2. “Declaring men unfit to provide such care is not only about sexism against men, however. It’s also about sexism against women.”
    I agree with you that the sexism goes both ways on this one. I would add, however that the “ism” lies not only in that women bear the responsibility for care — of the children, of the men, of the community, the culture, the world (this is the ancient Goddess, still in her glory, which is ok if you are a woman who sees herself that way and could seriously chafe if you want to be something or *have* to be something else. The assumption is that men lack a nurturing nature. I find that false, and Christina would agree it seems. As men are not allowed passionate love, so is tender love a surprise or a gift when it comes from men and expected to arise out of women innately. (How dare a woman not want children, not love every minute of being a mother, or work so hard to balance her own needs with or better yet *above* those of others!) Nurturing the nurturer was an “Aha” moment I had a few weeks back. Somehow, being cutting and sarcastic and witty is more valuable, being violent and crass and damaging is titillating news to share, and being compassionate, generous and kind is something only naive people believe humans (Man-kind) truly are. My epiphany was that by nurturing the nurturer (within and without) the changes people say they wish to see would happen. To me this means everything starting from pregnancy and birth and how women and babies are treated and cared for (or not) through men being encouraged to nurture the nurturing aspects of themselves. Think of what one mother can do with her energy, strength, power and passion if she has her needs met and supported by others? How many people benefit from one mother with met needs? As women and mothers are encouraged to find more of that balance and “equality” (in the form of Equally-Shared Parenting, maybe) We will find that equality need not look the same on both “sides” so much as feel that we are existing and living together, not above and below or here and there.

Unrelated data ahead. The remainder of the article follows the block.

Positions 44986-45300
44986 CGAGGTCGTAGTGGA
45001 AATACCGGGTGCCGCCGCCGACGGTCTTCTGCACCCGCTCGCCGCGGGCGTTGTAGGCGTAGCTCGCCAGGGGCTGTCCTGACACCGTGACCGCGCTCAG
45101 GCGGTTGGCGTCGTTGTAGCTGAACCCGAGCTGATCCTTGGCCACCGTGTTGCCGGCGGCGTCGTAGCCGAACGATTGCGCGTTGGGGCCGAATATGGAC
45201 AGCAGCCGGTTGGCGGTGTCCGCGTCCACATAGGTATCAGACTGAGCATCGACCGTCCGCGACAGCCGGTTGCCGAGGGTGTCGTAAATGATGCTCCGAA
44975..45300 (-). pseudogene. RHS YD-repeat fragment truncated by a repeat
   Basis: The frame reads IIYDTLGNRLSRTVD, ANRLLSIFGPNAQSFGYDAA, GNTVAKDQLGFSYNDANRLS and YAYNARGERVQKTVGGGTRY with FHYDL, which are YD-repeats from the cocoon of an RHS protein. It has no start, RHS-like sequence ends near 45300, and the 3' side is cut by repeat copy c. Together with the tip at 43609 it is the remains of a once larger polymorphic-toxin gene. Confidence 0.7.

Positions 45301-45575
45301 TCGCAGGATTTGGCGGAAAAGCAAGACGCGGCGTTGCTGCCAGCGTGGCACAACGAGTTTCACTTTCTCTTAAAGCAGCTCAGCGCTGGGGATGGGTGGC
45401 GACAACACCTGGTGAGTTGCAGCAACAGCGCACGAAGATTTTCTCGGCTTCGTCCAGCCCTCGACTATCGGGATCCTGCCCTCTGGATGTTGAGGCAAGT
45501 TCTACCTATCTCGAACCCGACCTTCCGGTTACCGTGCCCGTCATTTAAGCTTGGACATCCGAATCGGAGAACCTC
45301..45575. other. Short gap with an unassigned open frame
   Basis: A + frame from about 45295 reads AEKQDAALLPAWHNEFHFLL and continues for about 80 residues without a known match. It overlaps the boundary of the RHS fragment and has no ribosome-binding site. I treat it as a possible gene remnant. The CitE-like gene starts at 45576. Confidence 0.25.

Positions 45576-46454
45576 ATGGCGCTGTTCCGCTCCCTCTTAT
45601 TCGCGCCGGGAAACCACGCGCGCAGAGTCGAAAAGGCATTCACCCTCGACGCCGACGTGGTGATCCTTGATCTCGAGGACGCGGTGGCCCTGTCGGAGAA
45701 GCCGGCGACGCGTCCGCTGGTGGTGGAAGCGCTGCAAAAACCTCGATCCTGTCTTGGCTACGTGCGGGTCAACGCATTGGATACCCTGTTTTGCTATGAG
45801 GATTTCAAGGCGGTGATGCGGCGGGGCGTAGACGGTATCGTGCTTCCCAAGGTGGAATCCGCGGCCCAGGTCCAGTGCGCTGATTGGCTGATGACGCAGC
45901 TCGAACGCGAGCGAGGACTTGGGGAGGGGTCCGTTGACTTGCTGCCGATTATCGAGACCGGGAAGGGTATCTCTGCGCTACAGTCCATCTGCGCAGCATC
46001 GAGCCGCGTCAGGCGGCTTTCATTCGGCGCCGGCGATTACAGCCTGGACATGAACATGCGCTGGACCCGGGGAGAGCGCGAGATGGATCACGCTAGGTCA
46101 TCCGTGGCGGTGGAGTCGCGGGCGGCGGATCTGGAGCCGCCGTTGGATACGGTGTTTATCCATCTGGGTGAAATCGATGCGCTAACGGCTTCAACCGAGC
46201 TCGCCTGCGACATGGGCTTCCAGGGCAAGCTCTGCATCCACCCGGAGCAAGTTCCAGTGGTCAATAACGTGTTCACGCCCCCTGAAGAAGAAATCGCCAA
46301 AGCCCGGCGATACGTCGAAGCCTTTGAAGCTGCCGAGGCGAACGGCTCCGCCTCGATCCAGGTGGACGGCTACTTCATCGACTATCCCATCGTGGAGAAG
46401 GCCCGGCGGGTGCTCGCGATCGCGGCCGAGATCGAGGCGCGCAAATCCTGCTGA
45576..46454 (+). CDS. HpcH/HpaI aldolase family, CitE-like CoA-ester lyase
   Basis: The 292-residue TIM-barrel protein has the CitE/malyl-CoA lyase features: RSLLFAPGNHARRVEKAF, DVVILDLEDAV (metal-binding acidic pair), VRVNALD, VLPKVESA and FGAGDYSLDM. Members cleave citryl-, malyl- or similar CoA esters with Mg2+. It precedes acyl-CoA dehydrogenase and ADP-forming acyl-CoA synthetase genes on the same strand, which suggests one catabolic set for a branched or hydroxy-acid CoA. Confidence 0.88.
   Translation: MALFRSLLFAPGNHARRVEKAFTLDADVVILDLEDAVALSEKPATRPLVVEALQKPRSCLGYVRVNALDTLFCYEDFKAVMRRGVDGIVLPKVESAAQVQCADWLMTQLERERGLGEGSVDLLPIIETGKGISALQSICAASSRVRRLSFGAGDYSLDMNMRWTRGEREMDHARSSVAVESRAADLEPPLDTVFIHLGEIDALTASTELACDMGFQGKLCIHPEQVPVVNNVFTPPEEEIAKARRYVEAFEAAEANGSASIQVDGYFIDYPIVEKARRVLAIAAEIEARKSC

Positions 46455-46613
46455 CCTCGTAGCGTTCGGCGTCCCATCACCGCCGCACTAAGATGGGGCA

3. This is perhaps my rowdiest thought, but it occurs to me that we completely over-sexualize children (while denying them their own sexual freedom simultaneously). They have v necks and heels and go-go boots and hands on their hips and boyfriends and marriages and lipstick and princess/queen/diva and everything inside the box of sexual woman…at five years of age…to the point where adolescent girls and young adult women are walking around half naked in places where men are supposed to be to learn and teach. Having any sort of sexual reaction to that is associated with having a violent sexual reaction to women’s bodies. Adam here, with his passion for children, is associated with violent sexual acts possibly because both men and children are hyper-sexualized.

    I know I’ve gone on here. And I have some other thoughts as well that are not yet fully formed. I am thinking Adam must feel full of pain, confusion, anger and deep sadness from his loss. I hope he has the support he needs to move through his grief and find a way to give his gift to those willing to accept it with care, consideration and compassion.

    Thanks for the inspiration to think through some important ideas. Mind if I share on my FB page? (http://www.facebook.com/alivingfamily) Or on the blog? (http://alivingfamily.com/)

    Sorry for the one-handed typing typos…
    sheila

  3. Thank you for your wonderful thoughts and comments, Sheila. Please share away!